Meanwhile, the audio book of “The Maze Runner” has other characters given accents, as well, perhaps just to differentiate them in that format. With the visual medium of the movies, there’s distinction in ethnicity and general appearance, to where we don’t need accents as character traits. For instance, in the audio book, Minho has an Asian accent of some kind, while on screen he’s just played by an Asian-American actor (Ki Hong Lee) with no accent.

Whether I, or anyone else, should care is also difficult to answer. Certainly the moment where the escapism broke due to an apparent break in cinematic illusion is an issue, but not a huge one. Still, it’s pretty remarkable how regularly accents have been the subject of complaint for movies since at least the beginning of sound pictures (and surely before then on the stage, though theater has never been as critical as far as realism is concerned). Bad accents can ruin a performance or even a movie for viewers, especially those from wherever that accent is meant to represent. Most of them are a matter of poor casting and just downright bad acting. Some are just a bad fit of a movie star who couldn’t master the dialect as well as everyone expected. For The Maze Runner, it’s all about a choice without any understood motivation. Why give these young actors the extra work? Why not just let them use their own voices?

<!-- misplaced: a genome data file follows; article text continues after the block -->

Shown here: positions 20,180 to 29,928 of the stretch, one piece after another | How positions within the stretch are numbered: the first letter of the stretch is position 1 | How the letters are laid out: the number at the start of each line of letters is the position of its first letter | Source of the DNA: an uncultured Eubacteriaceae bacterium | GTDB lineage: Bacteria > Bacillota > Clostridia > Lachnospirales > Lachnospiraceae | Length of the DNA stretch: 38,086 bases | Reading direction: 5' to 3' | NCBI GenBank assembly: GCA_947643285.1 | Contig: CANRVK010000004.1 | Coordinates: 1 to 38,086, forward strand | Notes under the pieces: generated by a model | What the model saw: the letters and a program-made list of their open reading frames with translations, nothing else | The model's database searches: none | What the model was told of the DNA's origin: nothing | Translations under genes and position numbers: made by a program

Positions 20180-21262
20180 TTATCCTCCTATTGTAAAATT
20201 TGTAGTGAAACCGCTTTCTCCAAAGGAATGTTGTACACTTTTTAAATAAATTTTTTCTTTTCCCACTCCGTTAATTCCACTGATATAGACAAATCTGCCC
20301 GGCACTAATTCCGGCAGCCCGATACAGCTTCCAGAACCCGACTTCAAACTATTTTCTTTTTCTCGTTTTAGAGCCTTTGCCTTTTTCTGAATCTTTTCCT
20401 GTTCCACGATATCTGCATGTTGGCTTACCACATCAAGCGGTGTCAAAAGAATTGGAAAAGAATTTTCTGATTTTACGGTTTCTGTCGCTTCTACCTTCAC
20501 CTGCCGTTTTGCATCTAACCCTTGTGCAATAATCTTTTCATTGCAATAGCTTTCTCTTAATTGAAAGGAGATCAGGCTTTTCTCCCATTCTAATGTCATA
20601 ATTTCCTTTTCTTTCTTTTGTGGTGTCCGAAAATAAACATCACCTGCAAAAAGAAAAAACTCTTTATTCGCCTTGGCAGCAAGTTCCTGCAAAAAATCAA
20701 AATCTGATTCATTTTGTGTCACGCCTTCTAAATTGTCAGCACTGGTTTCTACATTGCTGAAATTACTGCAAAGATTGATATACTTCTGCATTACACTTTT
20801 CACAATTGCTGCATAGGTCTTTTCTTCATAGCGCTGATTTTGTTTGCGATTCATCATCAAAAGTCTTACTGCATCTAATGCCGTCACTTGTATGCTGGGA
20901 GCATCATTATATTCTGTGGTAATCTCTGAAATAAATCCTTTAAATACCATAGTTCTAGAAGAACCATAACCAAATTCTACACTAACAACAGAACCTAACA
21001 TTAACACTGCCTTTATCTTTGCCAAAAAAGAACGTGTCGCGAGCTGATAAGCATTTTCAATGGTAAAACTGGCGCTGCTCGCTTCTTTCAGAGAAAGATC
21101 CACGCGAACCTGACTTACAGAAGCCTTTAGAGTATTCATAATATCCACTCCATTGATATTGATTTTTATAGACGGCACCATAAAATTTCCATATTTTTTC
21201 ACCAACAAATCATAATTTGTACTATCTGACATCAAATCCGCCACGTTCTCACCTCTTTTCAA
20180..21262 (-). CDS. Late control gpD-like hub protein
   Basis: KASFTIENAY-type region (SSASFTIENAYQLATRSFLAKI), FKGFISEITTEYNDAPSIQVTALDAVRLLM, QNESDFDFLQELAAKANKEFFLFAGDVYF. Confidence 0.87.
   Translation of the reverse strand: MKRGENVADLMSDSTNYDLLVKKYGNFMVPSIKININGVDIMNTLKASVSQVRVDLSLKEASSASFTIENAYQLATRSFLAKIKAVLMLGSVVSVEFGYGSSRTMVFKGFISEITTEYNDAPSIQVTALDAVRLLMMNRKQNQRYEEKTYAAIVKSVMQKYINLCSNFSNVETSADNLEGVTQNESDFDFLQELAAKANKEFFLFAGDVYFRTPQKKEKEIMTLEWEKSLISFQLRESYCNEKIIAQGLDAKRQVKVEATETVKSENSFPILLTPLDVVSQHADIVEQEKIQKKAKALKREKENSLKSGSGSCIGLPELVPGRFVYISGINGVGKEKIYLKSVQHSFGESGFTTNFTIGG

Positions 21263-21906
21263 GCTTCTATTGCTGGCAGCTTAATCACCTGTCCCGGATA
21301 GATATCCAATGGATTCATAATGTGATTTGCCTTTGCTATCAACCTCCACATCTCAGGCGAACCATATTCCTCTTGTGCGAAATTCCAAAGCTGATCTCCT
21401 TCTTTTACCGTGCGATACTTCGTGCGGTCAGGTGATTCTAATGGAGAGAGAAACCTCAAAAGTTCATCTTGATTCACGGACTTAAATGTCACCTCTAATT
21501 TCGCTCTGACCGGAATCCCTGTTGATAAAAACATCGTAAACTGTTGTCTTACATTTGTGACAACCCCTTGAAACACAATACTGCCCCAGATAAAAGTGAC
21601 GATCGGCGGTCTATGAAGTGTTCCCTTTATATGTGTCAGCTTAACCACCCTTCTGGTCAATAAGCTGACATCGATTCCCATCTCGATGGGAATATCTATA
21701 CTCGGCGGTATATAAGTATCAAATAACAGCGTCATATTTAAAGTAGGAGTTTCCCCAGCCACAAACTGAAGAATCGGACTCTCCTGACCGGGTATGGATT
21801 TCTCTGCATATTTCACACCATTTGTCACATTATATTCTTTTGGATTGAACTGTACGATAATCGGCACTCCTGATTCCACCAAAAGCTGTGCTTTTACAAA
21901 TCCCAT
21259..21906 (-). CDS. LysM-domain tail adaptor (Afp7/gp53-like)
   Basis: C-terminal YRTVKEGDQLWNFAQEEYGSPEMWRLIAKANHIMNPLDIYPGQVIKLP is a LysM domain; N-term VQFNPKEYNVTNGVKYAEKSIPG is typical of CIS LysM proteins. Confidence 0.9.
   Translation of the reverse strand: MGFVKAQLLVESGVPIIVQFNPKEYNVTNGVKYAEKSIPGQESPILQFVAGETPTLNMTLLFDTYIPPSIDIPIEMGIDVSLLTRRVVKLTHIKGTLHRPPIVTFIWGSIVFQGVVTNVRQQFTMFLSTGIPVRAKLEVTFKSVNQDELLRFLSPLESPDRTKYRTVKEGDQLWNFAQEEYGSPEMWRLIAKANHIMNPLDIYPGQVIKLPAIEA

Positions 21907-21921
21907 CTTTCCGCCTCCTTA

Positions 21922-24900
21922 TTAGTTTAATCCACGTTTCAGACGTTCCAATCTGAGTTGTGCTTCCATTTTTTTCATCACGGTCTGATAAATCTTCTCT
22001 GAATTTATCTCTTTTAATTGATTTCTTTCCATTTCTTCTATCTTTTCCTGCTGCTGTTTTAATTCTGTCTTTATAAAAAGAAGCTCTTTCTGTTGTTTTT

I’m sure to get some comments giving the spoiler of an explanation. Scodelario’s character, Teresa, is Leia to Dylan O’Brien/Thomas’s Luke. The actors have to be from the same place, and O’Brien isn’t great impersonating the English. Maybe a fan of the books can chime in that these characters just have to be American because that’s how he or she imagined them. Perhaps I’m missing something else. There is probably something to the appeal of American voices here and around the world. Something in the way YA sci-fi is all-American, unlike the classic genre trope where everyone is British for no reason. And it’s still not as weird as how English filmmaker Christopher Smith made Triangle with all Australian and Kiwi actors but had to have them all act with an American accent because the story is set – not of necessity at all except to loosely associate it to the Bermuda Triangle – in Florida.